Proving Your Metal
Who couldn’t use a big fat trial right about now to grease the ol’ gears of the sanctification process? I know I could! Yessir.
Except that’s not how we normally think, is it? We might be able to use it – but that’s not the same thing as wanting it, is it? The reality of life for the believer is that God uses trials to refine us and glorify himself. Divorced from the truths of the Bible, that’s a tough pill to swallow.
I am convinced that one reason trials as a reality of life are such horse pills to us is because we do not understand the difference between being tested and being tempted. These are both very biblical concepts with very different meanings and purposes, yet we not only conflate the two terms, we conflate their sources. We may never admit out loud that God tempts us, but that’s how we act when we begrudge our trials and wonder “why?” We know the Bible says that God does not tempt (James 1:13) yet we act as though he does.
Is it comforting in any way to know that while God does not tempt, he does test you? For example, as King Hezekiah became exceedingly rich, “God left him alone only to test him, that He might know all that was in his heart” (2 Chr 32:31). When God led the Jews out of Egypt, he gave them the Sabbath ordinance “that I may test them, whether or not they will walk in My instruction” (Exo 16:4). Abraham was tested by God (Gen 22:1) when commanded to offer up Isaac as a sacrifice; afterwards God told him, “Now I know that you fear God, since you have not withheld your son, your only son, from Me” (v12).
All of these were trials, even when things seemed like they were going good, and God was using the trials to test them. Testing, in these contexts, has to do with proving the quality of something. Manufacturers test their products. Your car would not be considered safe unless it had been put through rigorous tests to make sure it would hold up under specific conditions. The point of the tests is not to destroy the product, but to prove how much it can withstand. Just like when you see those ads where they run a car into an immovable wall to test whether the car will protect the dummy passengers, God uses trials to test our faith. Like Hezekiah, he tests us to know all that is in our hearts. Trials are our litmus test. James says that the “testing of your faith produces endurance” (James 1:5). Peter told his suffering readers that the reason for their suffering was “so that the proof of your faith, being more precious than gold which is perishable, even though tested by fire, may be found to result in praise and glory and honor at the revelation of Jesus Christ” (1 Pet 1:7). The testing refines us; it proves what we are made of. True gold will endure the flames; fake gold will melt away.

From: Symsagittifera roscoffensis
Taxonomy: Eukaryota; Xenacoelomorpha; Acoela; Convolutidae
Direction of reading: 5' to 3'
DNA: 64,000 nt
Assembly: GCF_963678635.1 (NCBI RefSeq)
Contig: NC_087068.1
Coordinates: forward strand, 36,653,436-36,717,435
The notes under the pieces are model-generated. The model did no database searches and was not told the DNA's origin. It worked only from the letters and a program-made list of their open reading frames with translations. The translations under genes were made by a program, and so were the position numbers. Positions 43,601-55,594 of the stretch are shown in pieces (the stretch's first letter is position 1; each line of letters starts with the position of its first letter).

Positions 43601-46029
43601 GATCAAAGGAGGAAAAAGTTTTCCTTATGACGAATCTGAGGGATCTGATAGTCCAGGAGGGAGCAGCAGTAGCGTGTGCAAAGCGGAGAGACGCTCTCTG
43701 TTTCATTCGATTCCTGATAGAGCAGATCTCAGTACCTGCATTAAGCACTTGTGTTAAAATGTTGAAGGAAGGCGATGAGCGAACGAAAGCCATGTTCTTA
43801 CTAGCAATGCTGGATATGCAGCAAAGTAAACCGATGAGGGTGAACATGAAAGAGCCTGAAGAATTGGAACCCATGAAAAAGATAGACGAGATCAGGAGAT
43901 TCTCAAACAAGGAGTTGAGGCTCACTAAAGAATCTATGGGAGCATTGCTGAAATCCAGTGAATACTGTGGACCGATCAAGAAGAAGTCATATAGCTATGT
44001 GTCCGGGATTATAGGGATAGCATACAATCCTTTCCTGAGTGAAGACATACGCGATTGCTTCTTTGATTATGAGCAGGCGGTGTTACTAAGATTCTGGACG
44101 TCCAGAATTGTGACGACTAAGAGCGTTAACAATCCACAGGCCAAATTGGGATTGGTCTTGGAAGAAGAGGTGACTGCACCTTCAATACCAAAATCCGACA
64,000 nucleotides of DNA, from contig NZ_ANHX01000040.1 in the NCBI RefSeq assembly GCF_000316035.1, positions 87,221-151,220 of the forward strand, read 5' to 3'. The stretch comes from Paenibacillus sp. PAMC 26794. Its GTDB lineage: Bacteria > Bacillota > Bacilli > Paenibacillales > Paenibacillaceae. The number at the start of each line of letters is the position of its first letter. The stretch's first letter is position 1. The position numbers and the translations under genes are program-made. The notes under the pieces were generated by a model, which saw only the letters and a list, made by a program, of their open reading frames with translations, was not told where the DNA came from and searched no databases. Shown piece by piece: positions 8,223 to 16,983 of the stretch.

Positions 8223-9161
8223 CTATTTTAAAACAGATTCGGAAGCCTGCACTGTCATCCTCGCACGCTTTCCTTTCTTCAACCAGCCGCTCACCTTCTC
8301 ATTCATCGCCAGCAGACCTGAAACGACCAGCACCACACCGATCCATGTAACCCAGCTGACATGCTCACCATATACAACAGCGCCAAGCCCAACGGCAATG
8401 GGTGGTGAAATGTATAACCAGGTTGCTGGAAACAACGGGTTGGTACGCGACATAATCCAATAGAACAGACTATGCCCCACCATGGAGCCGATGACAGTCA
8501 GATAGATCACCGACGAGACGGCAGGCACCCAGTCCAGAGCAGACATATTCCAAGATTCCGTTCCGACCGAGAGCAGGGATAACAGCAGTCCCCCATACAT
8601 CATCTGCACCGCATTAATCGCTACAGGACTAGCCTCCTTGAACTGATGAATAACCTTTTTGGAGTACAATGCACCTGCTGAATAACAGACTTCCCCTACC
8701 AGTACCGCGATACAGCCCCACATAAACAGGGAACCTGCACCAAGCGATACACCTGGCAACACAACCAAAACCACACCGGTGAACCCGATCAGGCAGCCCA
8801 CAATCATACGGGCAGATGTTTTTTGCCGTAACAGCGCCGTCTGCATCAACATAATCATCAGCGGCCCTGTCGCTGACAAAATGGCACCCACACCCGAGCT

Yet trials are also temptations. Temptation is not interested in ensuring quality; its purpose is to destroy and corrupt. Using our previous example, if testing is driving the car into the wall to ensure passenger safety, then temptation is driving the car into the wall for sheer delight, watching blissfully as those dummies are tossed through the windshield. While God tests to ensure quality, it is Satan (Matt 4:1-3; 1 Thes 3:5; 1 Cor 7:5) and our flesh that tempts (James 1:14).
A trial is simultaneously a test and temptation; they are two sides of the same coin. To give into temptation is to fail the test; to pass the test is to resist temptation. And therein is the beauty: God will not allow us to be tempted beyond what we are able (1 Cor 10:13). Paul’s point to the Corinthians is not that God will always get us out of the trial, but that he will equip us to endure it. Perhaps even more beautiful is the fact that when we do fail tests, God is still faithful (1 John 1:9; Php 1:6). He uses those failures to notify us of his need for him. Indeed, our time on earth is one giant trial consisting of many smaller trials. Failure in a smaller trial does not constitute failure in the larger.
What better example is there of this duality than Job? In Job 1:6-12, we see these two principles at work in full force. God is not interested in seeing Job sin. He delights in his righteousness (v8), yet also wants to sanctify him (which we see later in chapter 42). Satan, on the other hand, is interested in seeing Job curse God (1:11). Ultimately, Job endured a great trial while being both tested and tempted. Though he stumbled and struggled with grappling with his reality, God equipped him to persevere. By God’s grace, Job’s quality was proven. Job was a true believer, and his endurance proved it.
Though, like Job, we do not fully grasp the depths of our trials, we can take heart that God has quickened us to endure and persevere. He is conforming us to his image, not destroying us. He himself has been tempted and knows how to rescue us from temptation (2 Pet 2:9). If you have a root, you will endure. It is only those who have no root in Christ that will be blown away by temptation (Luke 8:13). Ultimately, it is our endurance that proves who we are in the first place (Heb 3:14).
Christian, let God work his perfect work (Php 1:6; James 1:4). Let us see that testing explains any circumstance. Let us pray to see our trials as God sees them: as opportunities to hold fast, to glorify our Master, to prove the will of God (Rom 12:2). Let us not yield to the temptation to curse God.
Consider it all joy, my brethren, when you encounter various trials, knowing that the testing of your faith produces endurance. And let endurance have its perfect result, so that you may be perfect and complete, lacking in nothing.